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RE: A River Runs Through It

 
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RE: A River Runs Through It - 3/20/2012 1:33:26 AM   
treespider


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and the rest of the key...although I do not believe this is too legible.




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Here's a link to:
Treespider's Grand Campaign of DBB

"It is not the critic who counts, .... The credit belongs to the man who is actually in the arena..." T. Roosevelt, Paris, 1910

(in reply to treespider)
Post #: 31
RE: A River Runs Through It - 3/20/2012 9:03:49 AM   
el cid again

 

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This does appear to be an aviation chart.


quote:

ORIGINAL: PaxMondo


quote:

ORIGINAL: treespider

Here is a sample of one of the Japanese maps i mentioned earlier...this is the Kaifeng area...




This looks like a Chinese map with Japanese notes overwritten on it giving direction and distance to differing points. The underlying map is very similar to some that I have. The way the notes read, this looks like an aviators map. Could be wrong on that though. Some of the overprint got smudged. Kinda interesting to see that in that area at that time, the magnetic north and true north only differed by 3 degrees and change.


(in reply to PaxMondo)
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RE: You Can't Get There From Here - 3/20/2012 9:16:37 AM   
el cid again

 

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quote:

ORIGINAL: Blackhorse

"You Can't Get There From Here"

WR has three times as many hexes as AE, but fewer roads. This limits the available axis of advance, especially in three important areas:

The Shield Wall

1. In WR, the coast from the Vietnam border to Wenchow, is very much like the wilds of the India-Burma border in AE. Ranging from Chuhsien to almost Kahnsien, there is an imposing series of mountain ridges, the Wu Yi Shan, mostly between 1000 and 1500 meters high, running parallel to the coast unpenetrated by any roads.

The terrain and lack of roads force the Japanese to attack either end of the rail line (through Nanning to Liuchow, or from the Yangtze towards Changsa) or to follow a single route from Canton to Kuking.

There may be merit to these restrictions. My trusty, well-thumbed, Lonely Planet travel guide says of this region, “For centuries it was isolated from the rest of China by its mountainous topography,” and, “while the coastal cities have been engaging in trade for hundreds of years, its mountainous interior remained inaccessible until as late as the 1960s, when the communists built roads through the dense jungle.”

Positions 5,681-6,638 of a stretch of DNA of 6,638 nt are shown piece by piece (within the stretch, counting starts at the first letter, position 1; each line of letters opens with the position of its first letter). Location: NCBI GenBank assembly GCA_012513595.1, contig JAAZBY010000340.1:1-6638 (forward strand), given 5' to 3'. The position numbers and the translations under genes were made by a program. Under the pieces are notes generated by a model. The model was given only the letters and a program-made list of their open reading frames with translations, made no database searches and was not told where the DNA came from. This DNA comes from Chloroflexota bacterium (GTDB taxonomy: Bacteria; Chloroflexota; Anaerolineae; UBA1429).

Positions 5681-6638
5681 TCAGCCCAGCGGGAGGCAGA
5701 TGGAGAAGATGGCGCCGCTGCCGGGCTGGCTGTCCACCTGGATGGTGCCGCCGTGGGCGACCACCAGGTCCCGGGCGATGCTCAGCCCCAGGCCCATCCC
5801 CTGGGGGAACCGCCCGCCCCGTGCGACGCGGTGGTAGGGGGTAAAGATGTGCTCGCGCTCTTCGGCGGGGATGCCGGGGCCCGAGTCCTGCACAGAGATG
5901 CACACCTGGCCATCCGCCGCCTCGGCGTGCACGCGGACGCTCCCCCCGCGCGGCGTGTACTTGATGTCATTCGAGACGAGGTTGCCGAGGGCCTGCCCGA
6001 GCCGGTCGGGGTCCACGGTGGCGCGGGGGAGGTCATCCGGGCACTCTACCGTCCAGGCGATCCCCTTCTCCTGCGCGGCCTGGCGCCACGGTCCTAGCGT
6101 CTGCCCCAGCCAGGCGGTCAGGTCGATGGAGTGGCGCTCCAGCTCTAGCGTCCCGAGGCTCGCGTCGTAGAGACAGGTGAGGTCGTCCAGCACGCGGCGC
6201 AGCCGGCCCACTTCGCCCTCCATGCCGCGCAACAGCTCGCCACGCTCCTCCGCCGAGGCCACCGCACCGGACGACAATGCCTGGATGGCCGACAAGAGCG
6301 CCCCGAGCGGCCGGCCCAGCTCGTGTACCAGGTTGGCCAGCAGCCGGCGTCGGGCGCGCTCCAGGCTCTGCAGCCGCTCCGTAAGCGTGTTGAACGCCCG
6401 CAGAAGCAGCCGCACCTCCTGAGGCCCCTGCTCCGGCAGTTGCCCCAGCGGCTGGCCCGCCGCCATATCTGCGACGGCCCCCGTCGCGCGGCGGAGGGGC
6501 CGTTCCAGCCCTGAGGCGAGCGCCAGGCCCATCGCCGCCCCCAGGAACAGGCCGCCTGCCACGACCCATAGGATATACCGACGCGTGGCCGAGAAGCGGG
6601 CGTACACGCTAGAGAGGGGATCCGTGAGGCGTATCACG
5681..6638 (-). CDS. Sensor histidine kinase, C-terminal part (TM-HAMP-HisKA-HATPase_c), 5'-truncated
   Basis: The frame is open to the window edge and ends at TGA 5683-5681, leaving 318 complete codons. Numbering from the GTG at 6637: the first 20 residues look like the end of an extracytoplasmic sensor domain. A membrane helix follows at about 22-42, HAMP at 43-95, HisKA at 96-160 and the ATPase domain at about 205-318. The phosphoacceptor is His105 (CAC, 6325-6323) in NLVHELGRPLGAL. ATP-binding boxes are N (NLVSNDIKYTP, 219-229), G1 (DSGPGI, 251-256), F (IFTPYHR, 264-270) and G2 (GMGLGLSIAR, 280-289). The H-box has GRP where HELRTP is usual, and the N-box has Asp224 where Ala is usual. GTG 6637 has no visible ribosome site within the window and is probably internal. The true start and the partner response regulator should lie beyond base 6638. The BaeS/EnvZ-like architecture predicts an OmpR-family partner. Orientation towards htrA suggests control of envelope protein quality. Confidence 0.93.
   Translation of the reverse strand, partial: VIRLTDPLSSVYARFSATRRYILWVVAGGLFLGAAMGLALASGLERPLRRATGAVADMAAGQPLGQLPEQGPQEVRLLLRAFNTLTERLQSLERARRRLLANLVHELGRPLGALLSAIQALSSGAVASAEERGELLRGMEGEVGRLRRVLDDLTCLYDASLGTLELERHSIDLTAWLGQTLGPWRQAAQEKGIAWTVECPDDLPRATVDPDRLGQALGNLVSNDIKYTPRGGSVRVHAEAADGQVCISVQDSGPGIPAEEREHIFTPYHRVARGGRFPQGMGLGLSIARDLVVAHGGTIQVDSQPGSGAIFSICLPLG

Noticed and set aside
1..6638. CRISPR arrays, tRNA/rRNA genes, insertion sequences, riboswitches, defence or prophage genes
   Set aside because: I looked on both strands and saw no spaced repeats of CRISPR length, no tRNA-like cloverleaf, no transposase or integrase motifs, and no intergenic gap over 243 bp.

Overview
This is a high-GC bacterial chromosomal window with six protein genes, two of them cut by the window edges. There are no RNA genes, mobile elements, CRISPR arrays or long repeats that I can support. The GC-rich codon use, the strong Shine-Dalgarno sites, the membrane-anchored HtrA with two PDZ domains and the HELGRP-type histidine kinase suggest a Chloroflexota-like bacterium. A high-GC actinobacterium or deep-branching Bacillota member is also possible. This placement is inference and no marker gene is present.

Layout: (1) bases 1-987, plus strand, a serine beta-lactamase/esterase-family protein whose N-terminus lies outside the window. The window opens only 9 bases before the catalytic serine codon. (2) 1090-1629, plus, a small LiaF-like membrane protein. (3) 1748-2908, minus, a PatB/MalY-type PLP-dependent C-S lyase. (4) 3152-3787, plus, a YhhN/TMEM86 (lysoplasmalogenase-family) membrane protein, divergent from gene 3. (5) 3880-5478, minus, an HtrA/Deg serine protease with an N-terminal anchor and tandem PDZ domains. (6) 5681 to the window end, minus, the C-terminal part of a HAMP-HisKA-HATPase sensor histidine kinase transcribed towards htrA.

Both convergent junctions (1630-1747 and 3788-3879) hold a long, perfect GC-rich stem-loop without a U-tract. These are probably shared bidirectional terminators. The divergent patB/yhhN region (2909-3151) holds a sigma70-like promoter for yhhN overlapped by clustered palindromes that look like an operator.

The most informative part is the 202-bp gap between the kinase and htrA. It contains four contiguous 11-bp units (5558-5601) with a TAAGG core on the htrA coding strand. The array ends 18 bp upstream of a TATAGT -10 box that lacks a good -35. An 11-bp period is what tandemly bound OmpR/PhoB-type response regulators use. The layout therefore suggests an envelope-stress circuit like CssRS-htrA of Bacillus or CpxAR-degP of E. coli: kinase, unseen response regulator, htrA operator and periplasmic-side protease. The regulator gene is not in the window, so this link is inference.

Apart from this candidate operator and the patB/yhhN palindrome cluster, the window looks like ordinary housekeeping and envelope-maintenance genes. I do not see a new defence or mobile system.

To add insult to injury, in WR the monsoon/growing season in this part of China runs from February through November. For 10 months each year the irrigated areas along the coast are an impassable gumbo.

2. The Road to Nowhere

Another difference in WR is that Nanyang is a cul-de-sac. There is only a road from Hankow, through the swamps/ rice paddies to Nanyang. There is no road from Sinying, and most importantly no roads from Nanyang towards Ankang or Sian. Although Loyang itself is in clear terrain, all the other hexes between Loyang and Nanyang are 'rough' -- steep ravines in WR.

3. The Bridge to Nowhere

The first bridge over the Yangtze was not built until 1957. That is reflected in WR, there are "rail ferries" at Nanking and Hankow that slow RR movement slightly, but no roads cross the river.





No doubt you refer to the Great Bridge at Nanking - built in 1956 - and somewhat to the surprise of Russian consultant engineers, who didn't think the Chicoms were up to it. From then until the great projects of the last few years - there were no bridges across down river - although the PLA has bridged in exercises using military modular bridges in very brief times. The river was always navigable to ocean ships all the way to Wuhan - which had a seagoing ship type construction yard since the 19th century. It remains a navigable river upstream to beyond Chunking - but just after Wuhan the great gorge region begins - and the river is more than an ordinary military obsticle. I simulate this by blocked hex sides more or less parallel to the river on the North or East side of the watercourse. But the big thing that the river is the most important line of communications in China - although one does not use ocean ships above Wuhan - which is three cities separated by rivers all in the same neighborhood - a massive urban complex - and in older times - three walled cities. The Yellow River is often almost as important - in particular due to its length and the absense of roads and rail lines where it goes - it is the main way to get resources and other things moving - or military units. But during the war the real significance of the lower flooded area is that this area is no longer navigable, and the river is isolated from the sea. Both rivers are often connected - and are again today - by the Grand Canal - and a bit of it is on the map too. But this also was sabotaged during the war - and you could not use the lower end (to the bay below Shanghai) nor the upper end (To Peking). Time was (and again today) one could travel on the river/canal system over vast distances. Or move economically significant things. Even so, the Yellow River ought to be a major LOC in the inerior - and the Yangtze remains as it always was - the biggest single transportation asset in China. There are different ways to represent that - but none are present in stock.

(in reply to Blackhorse)
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